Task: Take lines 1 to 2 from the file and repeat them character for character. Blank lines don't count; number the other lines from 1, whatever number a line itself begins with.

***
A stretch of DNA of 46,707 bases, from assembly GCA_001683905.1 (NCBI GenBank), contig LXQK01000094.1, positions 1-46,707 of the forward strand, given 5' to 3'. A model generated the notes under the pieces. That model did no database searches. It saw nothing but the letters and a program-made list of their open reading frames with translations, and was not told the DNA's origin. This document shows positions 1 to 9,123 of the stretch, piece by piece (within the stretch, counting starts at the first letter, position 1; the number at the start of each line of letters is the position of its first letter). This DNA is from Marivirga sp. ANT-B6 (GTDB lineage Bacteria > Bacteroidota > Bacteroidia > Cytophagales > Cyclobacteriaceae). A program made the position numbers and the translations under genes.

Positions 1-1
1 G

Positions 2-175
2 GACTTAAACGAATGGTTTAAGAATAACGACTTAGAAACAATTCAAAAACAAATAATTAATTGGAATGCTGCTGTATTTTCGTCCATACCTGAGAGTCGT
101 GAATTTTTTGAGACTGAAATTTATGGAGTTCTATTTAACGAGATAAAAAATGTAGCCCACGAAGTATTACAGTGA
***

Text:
A stretch of DNA of 46,707 bases, from assembly GCA_001683905.1 (NCBI GenBank), contig LXQK01000094.1, positions 1-46,707 of the forward strand, given 5' to 3'. A model generated the notes under the pieces. That model did no database searches. It saw nothing but the letters and a program-made list of their open reading frames with translations, and was not told the DNA's origin. This document shows positions 1 to 9,123 of the stretch, piece by piece (within the stretch, counting starts at the first letter, position 1; the number at the start of each line of letters is the position of its first letter). This DNA is from Marivirga sp. ANT-B6 (GTDB lineage Bacteria > Bacteroidota > Bacteroidia > Cytophagales > Cyclobacteriaceae). A program made the position numbers and the translations under genes.

Positions 1-1